Raul Labrador says he only meant ACA repeal won't let ERs toss people into the streets

Source: AP
Source: AP

GOP Rep. Raul Labrador, who was booed by constituents at Lewis-Clark State College in Lewiston, Idaho, on Friday for saying "nobody dies because they don't have access to health care," admitted on Saturday that his statement wasn't "very elegant" — but his attempt to undo the damage is not likely to win many of his critics over.

In a statement on Facebook, Labrador clarified he simply meant the Republican plan to repeal and replace the Affordable Care Act with a plan that would likely see tens of millions lose health insurance did not change rules requiring emergency rooms not to send patients away to die in the street.

"In a lengthy exchange with a constituent, I explained to her that Obamacare has failed the vast majority of Americans," Labrador wrote. "In the five-second clip that the media is focusing on, I was trying to explain that all hospitals are required by law to treat patients in need of emergency care regardless of their ability to pay and that the Republican plan does not change that."

Source: YouTube

Labrador's statement is unlikely to change anyone's mind. For one, he issued the clarification late Saturday evening, long after his remarks had gone viral nationwide and seemingly affirmed the widespread perception Republicans have little interest in who is harmed by the legislation.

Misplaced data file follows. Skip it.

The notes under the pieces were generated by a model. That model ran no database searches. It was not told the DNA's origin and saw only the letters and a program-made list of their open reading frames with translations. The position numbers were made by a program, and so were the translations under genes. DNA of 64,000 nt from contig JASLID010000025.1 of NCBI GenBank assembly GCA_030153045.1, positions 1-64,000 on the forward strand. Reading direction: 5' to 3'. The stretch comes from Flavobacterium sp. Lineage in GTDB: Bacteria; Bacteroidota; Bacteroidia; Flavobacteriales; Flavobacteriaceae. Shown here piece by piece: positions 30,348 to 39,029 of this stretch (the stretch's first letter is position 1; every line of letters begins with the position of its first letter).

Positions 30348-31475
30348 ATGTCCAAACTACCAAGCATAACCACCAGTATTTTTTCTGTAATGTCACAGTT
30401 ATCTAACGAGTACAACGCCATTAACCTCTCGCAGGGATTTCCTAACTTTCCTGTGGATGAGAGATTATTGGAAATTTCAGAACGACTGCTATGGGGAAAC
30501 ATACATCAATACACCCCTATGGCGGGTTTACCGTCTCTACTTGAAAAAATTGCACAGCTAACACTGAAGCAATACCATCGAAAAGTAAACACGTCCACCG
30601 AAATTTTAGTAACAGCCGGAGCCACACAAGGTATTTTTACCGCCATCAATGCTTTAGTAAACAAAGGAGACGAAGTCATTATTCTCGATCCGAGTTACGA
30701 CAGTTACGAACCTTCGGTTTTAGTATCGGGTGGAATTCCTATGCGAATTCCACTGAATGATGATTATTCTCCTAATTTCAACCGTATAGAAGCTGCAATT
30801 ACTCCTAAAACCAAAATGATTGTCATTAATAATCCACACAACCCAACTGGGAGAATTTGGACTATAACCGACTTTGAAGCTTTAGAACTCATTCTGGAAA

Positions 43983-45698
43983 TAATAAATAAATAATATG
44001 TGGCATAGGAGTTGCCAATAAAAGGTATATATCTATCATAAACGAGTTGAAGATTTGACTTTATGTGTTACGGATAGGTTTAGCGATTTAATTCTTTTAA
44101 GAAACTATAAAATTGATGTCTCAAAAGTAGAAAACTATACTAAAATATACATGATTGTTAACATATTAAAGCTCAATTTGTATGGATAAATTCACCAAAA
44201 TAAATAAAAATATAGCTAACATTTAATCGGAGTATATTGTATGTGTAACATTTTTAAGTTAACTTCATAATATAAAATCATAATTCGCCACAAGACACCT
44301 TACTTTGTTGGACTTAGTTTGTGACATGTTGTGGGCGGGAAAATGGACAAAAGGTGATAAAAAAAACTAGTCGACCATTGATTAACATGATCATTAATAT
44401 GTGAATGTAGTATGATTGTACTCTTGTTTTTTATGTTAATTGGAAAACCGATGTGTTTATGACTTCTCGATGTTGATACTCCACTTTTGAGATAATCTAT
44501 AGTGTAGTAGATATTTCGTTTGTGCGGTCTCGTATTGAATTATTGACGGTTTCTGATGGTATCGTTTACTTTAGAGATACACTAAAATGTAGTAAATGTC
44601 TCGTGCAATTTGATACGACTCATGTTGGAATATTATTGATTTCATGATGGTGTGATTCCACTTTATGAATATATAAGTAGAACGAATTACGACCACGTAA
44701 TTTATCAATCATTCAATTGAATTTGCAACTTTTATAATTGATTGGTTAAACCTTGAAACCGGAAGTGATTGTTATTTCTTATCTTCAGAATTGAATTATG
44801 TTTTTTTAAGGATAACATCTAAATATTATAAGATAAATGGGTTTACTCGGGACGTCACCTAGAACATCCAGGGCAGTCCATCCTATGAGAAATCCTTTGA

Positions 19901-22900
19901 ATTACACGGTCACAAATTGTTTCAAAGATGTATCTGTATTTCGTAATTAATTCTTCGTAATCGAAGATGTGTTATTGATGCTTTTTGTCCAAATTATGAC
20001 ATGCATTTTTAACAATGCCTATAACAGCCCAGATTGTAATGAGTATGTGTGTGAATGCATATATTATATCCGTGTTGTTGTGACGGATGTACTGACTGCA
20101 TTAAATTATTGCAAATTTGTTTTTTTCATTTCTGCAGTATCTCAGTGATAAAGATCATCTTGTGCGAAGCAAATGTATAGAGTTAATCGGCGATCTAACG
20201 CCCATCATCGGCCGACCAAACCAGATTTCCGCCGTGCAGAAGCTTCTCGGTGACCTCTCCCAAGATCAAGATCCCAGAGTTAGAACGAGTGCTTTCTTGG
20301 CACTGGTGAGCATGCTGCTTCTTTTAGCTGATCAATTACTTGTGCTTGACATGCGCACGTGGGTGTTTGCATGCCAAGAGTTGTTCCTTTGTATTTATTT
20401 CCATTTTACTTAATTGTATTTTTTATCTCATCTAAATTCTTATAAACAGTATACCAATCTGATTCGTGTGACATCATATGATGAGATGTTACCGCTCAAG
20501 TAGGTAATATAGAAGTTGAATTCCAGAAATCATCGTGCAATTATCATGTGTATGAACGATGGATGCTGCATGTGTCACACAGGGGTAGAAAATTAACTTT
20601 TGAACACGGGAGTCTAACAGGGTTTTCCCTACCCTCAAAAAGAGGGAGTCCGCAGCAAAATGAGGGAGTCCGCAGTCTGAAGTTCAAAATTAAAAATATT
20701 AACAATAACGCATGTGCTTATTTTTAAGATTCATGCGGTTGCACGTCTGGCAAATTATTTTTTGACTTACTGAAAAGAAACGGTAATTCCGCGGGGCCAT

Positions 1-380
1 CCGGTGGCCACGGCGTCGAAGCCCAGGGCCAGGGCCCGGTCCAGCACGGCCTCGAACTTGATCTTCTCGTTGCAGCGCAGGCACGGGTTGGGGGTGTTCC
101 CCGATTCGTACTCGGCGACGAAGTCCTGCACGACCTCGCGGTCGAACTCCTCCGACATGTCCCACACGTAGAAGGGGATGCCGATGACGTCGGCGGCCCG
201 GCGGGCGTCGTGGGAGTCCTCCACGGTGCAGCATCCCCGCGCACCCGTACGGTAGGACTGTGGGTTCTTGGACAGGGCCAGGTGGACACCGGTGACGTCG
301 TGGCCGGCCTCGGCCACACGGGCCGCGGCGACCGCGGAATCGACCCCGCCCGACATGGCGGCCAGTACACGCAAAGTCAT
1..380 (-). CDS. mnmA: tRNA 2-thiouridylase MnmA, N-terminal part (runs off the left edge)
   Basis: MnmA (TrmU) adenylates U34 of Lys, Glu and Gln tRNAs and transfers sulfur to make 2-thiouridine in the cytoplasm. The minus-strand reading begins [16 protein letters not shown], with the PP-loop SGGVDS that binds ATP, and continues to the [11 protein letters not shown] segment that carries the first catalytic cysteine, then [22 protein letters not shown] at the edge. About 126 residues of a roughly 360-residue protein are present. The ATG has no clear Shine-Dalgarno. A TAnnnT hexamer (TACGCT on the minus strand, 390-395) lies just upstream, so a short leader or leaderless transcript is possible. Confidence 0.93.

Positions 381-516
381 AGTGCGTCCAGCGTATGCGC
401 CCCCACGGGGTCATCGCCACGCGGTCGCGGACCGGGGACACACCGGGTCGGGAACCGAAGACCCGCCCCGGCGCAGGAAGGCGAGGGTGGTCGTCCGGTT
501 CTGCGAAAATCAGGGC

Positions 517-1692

Two, everyone is aware that Republicans are not proposing emergency rooms throw gunshot victims out to die in the streets. The woman Labrador was addressing had specifically accused him of supporting a bill "mandating people on Medicaid to accept dying," a reference to the legislation's extensive cuts to the federal program, which subsidizes health care costs for people with incomes up to 133% of the poverty line.

The emergency room is simply not a replacement for many Medicaid services, which include everything from pregnancy care and prescription medication to cancer treatment. Attempting to use the emergency room as a replacement for regular health care services is a very bad option, one which can result in nightmarish outcomes, like spending one's dying days in pain waiting for countless hours just to receive cancer drugs they could not afford elsewhere. So Labrador did not really address the substantive issue at hand, and probably shored up the original perception that he was telling sick people to go eat cake.

Labrador's ordeal is not likely to ease Senate Republicans' anxiety about the House plan, which Senate Majority Leader Mitch McConnell has already said will not be considered without another Congressional Budget Office report.

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Tom McKay

Tom is a staff writer at Mic, covering national politics, media, policing and the war on drugs. He is based in New York and can be reached at tmckay@mic.com.

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